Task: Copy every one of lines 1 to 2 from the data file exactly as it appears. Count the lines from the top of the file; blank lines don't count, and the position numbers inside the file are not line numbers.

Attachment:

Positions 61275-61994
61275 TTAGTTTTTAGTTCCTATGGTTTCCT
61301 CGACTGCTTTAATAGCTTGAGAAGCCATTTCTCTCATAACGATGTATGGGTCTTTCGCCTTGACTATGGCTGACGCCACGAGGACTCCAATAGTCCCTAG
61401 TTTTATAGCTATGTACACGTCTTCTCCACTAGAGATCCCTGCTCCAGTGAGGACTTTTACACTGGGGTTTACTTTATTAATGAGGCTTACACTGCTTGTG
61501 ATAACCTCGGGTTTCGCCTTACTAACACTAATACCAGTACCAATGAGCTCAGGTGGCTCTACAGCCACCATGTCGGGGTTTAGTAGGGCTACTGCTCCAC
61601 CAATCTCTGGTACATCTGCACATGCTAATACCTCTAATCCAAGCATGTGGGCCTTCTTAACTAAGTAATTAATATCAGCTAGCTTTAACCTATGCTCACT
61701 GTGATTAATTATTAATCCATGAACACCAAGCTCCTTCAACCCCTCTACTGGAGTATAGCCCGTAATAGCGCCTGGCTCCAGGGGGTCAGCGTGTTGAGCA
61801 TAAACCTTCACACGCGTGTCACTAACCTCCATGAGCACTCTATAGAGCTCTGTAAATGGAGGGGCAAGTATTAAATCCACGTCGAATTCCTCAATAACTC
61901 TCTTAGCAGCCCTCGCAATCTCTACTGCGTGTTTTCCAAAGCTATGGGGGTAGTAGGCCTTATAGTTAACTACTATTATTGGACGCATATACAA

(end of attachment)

Positions 61275-61994
61275 TTAGTTTTTAGTTCCTATGGTTTCCT